Home' Future Building: The Australian Infrastructure Review : Issue 1 Contents But it is a little lopsided. Regions driven by the resource industry
are where the action is. The Gorgon Gas project alone, in WA, is
worth around $43 billion. We are again starting to see images
in the media of hundreds of huge ships at anchor off Australian
ports waiting to take on cargo, forced to wait as a result of local
Resources industry-driven infrastructure is perhaps the easiest
to tackle (if indeed "easiest" is a word that is at all appropriate in
this context). The demand is certainly manifest. Although hardly
simple or small, such infrastructure initiatives are often away from,
or separate from major urban centres, they are often single purpose
Business cases are clear and the funding is generally easier to raise
compared to major urban infrastructure projects. Not that these
resources-driven projects are small and simple projects -- the
challenges are substantial, and the numbers are big -- in terms
of production, cost, and value. Just one of QR's freight haulage
contracts for yet another WA iron ore company, Gindalbie Metals,
is estimated to run for 10 years at over 11 million tonnes per year,
making it worth some $1.2 billion over the life of the contract. And
that of course is just one of many projects.
transport projects like a second airport for Sydney and fast passenger
and freight rail have been on the "to do" list for some time.
There are also major national projects with national security
implications -- communications, transport, ports, defence -- before
we get to the notoriously complicated battleground of major urban
centres, and all the challenges of a growing population. Inadequate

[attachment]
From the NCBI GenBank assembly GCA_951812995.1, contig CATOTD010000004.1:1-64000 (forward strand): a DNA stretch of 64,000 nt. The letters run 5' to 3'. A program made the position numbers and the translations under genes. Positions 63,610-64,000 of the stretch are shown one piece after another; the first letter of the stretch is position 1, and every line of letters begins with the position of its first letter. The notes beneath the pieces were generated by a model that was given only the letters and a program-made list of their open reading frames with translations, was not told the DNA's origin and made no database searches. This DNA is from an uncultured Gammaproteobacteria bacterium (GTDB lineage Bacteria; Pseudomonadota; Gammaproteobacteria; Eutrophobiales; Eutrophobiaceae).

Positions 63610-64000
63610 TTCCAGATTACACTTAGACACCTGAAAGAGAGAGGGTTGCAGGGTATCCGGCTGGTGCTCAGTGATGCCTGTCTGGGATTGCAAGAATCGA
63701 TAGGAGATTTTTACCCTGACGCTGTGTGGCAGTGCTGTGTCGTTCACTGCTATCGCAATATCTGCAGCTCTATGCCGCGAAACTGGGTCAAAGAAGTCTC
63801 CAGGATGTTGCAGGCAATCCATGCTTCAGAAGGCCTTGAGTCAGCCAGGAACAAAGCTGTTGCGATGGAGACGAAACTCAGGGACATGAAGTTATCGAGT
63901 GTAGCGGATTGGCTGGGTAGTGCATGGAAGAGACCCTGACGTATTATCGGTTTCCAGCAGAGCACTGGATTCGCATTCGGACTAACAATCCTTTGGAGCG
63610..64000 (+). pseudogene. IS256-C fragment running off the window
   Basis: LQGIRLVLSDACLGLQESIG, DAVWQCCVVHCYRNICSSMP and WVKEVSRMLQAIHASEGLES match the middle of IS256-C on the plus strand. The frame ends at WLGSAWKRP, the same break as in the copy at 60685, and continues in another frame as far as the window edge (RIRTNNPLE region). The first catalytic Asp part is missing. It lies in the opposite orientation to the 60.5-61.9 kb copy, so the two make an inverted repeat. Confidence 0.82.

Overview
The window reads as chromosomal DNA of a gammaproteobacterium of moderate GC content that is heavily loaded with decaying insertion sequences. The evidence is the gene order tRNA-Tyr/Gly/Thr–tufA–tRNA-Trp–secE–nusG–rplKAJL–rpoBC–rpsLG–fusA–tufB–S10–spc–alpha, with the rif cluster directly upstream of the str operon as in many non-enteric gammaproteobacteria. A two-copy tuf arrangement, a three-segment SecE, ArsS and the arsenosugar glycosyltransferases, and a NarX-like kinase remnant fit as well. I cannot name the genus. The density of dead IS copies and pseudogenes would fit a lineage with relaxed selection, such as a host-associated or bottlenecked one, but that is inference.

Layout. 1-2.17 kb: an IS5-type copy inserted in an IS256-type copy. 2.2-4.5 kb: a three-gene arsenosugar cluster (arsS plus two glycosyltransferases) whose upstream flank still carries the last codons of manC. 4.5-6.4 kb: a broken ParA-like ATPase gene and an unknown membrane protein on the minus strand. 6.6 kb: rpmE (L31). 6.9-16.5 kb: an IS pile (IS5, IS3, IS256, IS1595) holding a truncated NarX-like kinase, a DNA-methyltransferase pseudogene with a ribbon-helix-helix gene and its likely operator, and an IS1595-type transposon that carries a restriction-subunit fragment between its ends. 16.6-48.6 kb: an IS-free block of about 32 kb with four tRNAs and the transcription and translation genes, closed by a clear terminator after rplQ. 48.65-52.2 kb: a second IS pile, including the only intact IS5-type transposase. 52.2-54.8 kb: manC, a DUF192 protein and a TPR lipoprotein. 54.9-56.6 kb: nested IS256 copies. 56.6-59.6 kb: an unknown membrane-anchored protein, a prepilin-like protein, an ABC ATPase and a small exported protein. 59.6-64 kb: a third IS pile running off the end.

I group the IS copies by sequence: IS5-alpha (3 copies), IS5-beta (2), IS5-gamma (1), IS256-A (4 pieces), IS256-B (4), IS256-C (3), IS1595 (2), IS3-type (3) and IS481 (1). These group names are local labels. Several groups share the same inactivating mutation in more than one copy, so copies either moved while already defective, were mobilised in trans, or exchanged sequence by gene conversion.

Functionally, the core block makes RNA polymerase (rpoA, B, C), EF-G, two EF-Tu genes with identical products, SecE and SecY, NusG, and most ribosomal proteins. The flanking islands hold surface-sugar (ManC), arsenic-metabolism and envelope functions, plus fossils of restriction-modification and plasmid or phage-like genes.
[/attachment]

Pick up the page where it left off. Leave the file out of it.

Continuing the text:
public transport, congestion, pollution, water, power, public safety
Funding is one challenge, and availability of labour is another,
especially in the resources industry-driven states. Chamber
of Commerce and Industry Western Australia (CCIWA) chief
economist John Nicolaou told a conference in Perth recently that
the biggest issue for business would be labour shortages.
"The early signs are that labour scarcity will become a major
issue for WA businesses," he said, adding that three quarters of
WA businesses already cited labour shortages as a concern, and
that WA would need an additional 400,000 workers by 2017 to
support huge projects such as Gorgon and Pluto, as well as the
ongoing growth of the iron ore industry.
About two-thirds of the growth was expected to come from
overseas migration, but even so the state expects to be short about
150,000 workers. In February, federal Minister for Immigration
and Citizenship, Chris Evans, announced that state- and territory-
to the skilled migration program.
The CCIWA also wants government to prioritise the delivery
of infrastructure projects so the public and private sectors are not
competing for labour, or what it calls the "crowding out" effect.
Timing public projects for when private activity eases would
stabilise the economy and ensure that investment was maintained
in the cases of activity in the private sector dropping off.
There is much about Australian infrastructure and our standards
of living that makes us very fortunate indeed to live in Australia.
But the challenges we face are substantial.
Having survived the GFC, long-term challenges remain.
Better infrastructure will help us better meet those challenges.
Infrastructure is and will remain a key marker of our civilisation.
Creating it will both test the nation, and enhance it immeasurably.
...nation building after the GFC
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